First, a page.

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From personal catastrophe to enforced poverty

September-October 2014

Illustration by Anna Parini

Newlyweds Marcella Wagner and Dave Campbell: from joy to catastrophe

Newlyweds Marcella Wagner and Dave Campbell: from joy to catastrophe

Photograph courtesy of Marcella Wagner and Dave Campbell

“On a crisp California morning in February 2012…Marcella Wagner was driving down the interstate toward Chico State University, where she had just entered the nursing program…when suddenly another driver swerved in front of her. To avoid a collision, she jerked the wheel hard, and her car veered off the freeway. It rolled over, crushing the roof. The other driver sped off, never to be found. Marcella was seven-and-a-half months pregnant. Miraculously, the baby survived and was not harmed. But Marcella was left a quadriplegic, paralyzed from the chest down and with little use of her hands. She will need a wheelchair and round-the-clock personal care assistance indefinitely.” [Final sentence reworded 8-16-2014 to conform to language in finished book.]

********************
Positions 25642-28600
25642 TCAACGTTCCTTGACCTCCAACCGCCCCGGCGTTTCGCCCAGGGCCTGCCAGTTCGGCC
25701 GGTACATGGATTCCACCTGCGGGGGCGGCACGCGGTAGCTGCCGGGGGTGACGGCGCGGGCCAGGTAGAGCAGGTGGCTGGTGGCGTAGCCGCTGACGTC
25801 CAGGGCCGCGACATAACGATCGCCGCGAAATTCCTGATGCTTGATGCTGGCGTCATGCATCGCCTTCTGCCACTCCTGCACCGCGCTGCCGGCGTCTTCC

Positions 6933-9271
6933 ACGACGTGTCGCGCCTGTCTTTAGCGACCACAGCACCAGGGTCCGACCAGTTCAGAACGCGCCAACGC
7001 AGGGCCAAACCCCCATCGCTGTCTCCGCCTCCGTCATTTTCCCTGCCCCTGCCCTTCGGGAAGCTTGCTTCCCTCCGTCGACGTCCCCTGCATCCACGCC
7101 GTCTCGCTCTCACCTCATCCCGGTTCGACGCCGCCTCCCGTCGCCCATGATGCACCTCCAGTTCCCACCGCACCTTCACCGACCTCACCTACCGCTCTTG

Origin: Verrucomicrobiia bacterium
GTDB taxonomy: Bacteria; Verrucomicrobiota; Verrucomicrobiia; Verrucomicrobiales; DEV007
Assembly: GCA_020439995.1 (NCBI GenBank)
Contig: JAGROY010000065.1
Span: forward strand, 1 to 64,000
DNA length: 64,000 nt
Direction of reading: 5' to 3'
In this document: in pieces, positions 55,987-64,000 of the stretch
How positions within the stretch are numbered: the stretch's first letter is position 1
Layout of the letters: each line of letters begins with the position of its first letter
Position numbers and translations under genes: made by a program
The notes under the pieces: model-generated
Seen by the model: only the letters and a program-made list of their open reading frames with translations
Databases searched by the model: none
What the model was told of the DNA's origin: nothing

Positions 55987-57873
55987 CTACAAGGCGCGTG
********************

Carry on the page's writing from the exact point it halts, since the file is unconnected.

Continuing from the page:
Few works of social science—nowadays, all data sets and algorithms—begin this way. But this is not the lead of a news story or work of fiction. Marcella Wagner is the sister-in-law of Andrea Louise Campbell ’88, professor of political science at MIT, who studies American social-welfare, health, and tax policy. That accident not only sent a mother and a new family into physical and emotional crisis, but also thrust a new set of Americans into “the world of means-tested social assistance programs, the ‘safety net’ of public programs for the poor.” Marcella’s husband, Dave Campbell, works for a small company that offers no benefits. Marcella had temporary care for her pregnancy and for her newborn’s first two months. Once enrolled in school, she would have had coverage in a student health plan—on her way to a high-demand career where benefits are routinely available. Absent the driver at fault, whose liability insurance might have been a source of funds, Dave, Marcella, and the prematurely delivered Logan instead faced fending for themselves, with catastrophic needs.